It was with a mixture of pride and melancholy that I received the news that MoCCA was being absorbed into the Society of Illustrators. Pride in seeing how far it had come. Y’see, I was there at the beginning. I remember our planning sessions over coffee at the Union Square Barnes and Noble and our first home sharing a lawyer’s office at 32 Union Square East. I remember all the nerves over the first MoCCA Art Festival. Would it be a success? Would New York support this kind of event? It seems self-evident now, but there were real doubts back then.

And then of course there was the Museum itself. I’ve heard the odd quibble about this exhibit or that, or about the direction of the museum from the chorus of keyboard know-it-alls. But for ten years, in the most difficult of climes, MoCCA did much worthy work to educate, preserve and promote the art of comics and cartoons and their creators. We can only hope that tradition continues in its new home.

Some memories:

Hanging out in Art Spiegleman’s apartment.

Getting an email from Neil Gaiman.

Partying with Long Island’s own Berndt Toast Gang at the legendary Bunny Bash.

The utter incongruity of a struggling 20-something like myself gladding hands in Steve Forbes personal galleries with the likes of Joan Rivers.

Carrying a large-screen television through the sultry streets of New York in June for one of the programs of the first MoCCA Art Festival.

Getting interviewed on live, early-morning television by News Channel 12, bleary-eyed from my cousin’s wedding the night before.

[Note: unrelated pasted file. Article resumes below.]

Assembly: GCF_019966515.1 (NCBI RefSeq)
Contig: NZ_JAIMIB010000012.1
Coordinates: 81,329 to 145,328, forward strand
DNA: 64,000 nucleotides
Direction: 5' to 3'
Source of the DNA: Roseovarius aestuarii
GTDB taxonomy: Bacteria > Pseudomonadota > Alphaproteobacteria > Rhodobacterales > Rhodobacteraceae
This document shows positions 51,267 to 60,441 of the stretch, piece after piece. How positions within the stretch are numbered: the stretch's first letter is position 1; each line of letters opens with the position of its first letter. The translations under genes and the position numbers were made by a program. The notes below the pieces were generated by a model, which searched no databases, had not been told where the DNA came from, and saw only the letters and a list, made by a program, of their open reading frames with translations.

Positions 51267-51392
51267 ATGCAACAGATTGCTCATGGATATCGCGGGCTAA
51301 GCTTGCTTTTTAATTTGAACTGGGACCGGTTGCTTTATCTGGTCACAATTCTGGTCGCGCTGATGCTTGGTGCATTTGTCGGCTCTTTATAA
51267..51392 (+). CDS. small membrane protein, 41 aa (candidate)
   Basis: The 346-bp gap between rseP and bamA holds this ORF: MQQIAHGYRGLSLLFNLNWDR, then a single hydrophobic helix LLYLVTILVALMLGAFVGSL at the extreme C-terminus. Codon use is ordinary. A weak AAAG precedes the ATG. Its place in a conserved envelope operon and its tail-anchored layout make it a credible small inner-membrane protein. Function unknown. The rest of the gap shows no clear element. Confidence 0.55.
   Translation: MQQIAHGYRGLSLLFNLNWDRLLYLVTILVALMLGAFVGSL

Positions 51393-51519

Watching a certain well-known creator from the Cartoon Network dancing shirtless and grinding MoCCA’s very surprised Founder and Chairman (yes, I went there).

But mostly I remember the remarkable people who were there at the beginning, making it all happen: Ken Wong, Jim Salicrup, Kristen Siebecker, Fred Van Lente, Liz Gorinsky, Alex Simmons, Kent Worcester, Ted Rall, Roger Reed, Lisa Harris, Chris Brimacombe, Klaus Janson, Sandy Schecter, Miriam Katin, Anne Carlton and everyone else who was there in the early days (if I’ve forgotten you on this list, I apologize). It was my privilege and pleasure to work with you. And much credit and thanks to Ellen Abramowitz and all of the dedicated folks who’ve kept it going all these years.

Finally, my most heartfelt thanks to Lawrence Klein. Without his vision, tenacity and enthusiasm, comic art still wouldn’t have a cultural home in the city of its birth. It isn’t often in this life that you meet someone who Dreams Big and then Makes It Happen. Lawrence is one of those people.

So wither the melancholy?

Because in many ways, it’s the end of an era. Don’t get me wrong: whatever circumstances dictated this move, MoCCA could hardly ask for a better home than the Society of Illustrators. But, just as there were at MoCCA’s birth, questions arise: Will the character of MoCCA change, and to what extent? Will its mission to preserve and promote comic and cartoon art continue to be pursued with such dedication and enthusiasm?  Might it become a stepchild of sorts to the older institution? Or will it rise to new heights under their auspices?

I wish The Society of Illustrators all the best in this new endeavor. One thing is certain: they have a lot to live up to.